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Spicy Thermo-Style Guacamole

Spicy Thermo-Style Guacamole

Guacamole contains antioxidants that reduce oxidative stress in your body and fats that help keep your heart healthy. This recipe provides all the goodness of traditional guacamole with the added kick provided by jalapeño.

Even though the recipe calls for one jalapeño, feel free to experiment by doubling or even tripling up if you want to bring the heat. The active chemical capsaicin causes the burn you feel against your lips when you bite into the seeds.

The fiery taste of capsaicin is thought to have several benefits for your body. Research shows that foods high in capsaicin slightly increase your metabolism and may reduce your risk of developing cancer1 2.

MORE: Thermo-Style Pomegranate Guacamole

The majority of the calories in this recipe come from healthy monounsaturated fats. Replacing foods like nuts and vegetable oils with foods high in monounsaturated fats (avocado, avocado oil, olive oil, olives).

This recipe follows the nutritional guidelines of the Thermo Diet. The Thermo Diet encourages you to eat foods that increase thermogenesis in your body (the release of heat) to optimize your hormone levels. Haven’t tried it yet? Get your Thermo Diet meal plan today.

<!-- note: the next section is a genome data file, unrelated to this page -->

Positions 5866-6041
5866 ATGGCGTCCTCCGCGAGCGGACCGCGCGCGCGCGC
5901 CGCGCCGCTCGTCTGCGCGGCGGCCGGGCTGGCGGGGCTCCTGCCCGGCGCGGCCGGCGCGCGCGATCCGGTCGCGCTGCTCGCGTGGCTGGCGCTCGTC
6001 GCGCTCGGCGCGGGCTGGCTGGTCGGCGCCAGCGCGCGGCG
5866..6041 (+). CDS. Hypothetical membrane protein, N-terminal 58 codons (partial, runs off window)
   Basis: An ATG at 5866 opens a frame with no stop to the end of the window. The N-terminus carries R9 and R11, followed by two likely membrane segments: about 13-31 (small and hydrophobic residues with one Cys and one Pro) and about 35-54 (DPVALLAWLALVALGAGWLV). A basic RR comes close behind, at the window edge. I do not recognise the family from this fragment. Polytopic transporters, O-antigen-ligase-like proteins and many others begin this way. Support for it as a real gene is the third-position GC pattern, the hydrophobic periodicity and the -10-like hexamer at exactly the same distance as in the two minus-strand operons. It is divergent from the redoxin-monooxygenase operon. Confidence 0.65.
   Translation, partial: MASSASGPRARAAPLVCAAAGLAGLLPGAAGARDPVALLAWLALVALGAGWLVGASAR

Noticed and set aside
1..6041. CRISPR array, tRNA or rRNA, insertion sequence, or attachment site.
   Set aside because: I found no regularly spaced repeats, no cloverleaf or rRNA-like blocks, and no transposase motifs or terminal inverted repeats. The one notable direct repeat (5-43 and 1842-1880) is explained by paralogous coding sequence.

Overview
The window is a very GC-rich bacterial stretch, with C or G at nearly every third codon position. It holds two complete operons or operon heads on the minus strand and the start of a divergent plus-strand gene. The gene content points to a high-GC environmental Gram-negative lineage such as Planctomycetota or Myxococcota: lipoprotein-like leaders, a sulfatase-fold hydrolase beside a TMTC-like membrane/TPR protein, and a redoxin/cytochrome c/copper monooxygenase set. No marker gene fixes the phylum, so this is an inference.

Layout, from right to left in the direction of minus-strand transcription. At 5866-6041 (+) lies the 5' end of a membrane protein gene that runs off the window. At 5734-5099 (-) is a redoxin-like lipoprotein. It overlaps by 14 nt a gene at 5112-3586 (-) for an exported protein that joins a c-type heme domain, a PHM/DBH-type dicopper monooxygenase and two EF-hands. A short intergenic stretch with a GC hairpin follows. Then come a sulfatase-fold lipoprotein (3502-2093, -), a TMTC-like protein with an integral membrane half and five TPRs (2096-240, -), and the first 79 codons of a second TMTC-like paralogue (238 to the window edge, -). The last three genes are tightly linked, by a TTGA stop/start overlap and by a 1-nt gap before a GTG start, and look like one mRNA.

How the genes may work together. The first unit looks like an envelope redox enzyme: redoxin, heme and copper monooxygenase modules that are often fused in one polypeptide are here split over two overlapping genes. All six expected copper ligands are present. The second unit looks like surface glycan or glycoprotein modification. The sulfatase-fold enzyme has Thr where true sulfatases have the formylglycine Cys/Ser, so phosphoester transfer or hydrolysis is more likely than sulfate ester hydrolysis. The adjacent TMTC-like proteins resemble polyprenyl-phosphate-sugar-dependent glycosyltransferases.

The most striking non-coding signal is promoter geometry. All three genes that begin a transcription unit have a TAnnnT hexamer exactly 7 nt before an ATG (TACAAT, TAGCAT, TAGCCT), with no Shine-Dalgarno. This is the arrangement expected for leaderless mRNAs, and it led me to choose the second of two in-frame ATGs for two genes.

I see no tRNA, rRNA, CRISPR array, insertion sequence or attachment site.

Spice up your regular guacamole with a hint of jalapeno. Same great flavor with some kick. 

  • 2 avocado
  • 1/2 tsp salt
  • 1/2 tsp garlic powder
  • 1/4 cup red onion
  • 1/4 cup cilantro
  • 1/2 lime (juiced)
  • 1 jalapeno with seeds (diced)
  1. Chop cilantro finely and add to a bowl with remaining ingredients,

    adding the lime juice last.

  2. Stir well to combine (folding the guacamole over to mix the

    ingredients works well, too). 

  3. Add more salt to taste.

Nutrition Facts & Notes

  • Total Calories: 339kcal
  • Carbohydrates: 21g
  • Protein: 4g
  • Fat: 29g
  • Saturated Fat: 4g
  • Sugar: 2g
  • Prep Time: 10 minutes
  • Cook Time: 0 minutes
  • Total Time: 10 minutes
  • Servings: 2

1.
Janssens P, Hursel R, Martens E, Westerterp-Plantenga M. Acute effects of capsaicin on energy expenditure and fat oxidation in negative energy balance. PLoS One. 2013;8(7):e67786. [PubMed]
2.
Surh Y. More than spice: capsaicin in hot chili peppers makes tumor cells commit suicide. J Natl Cancer Inst. 2002;94(17):1263-1265. [PubMed]
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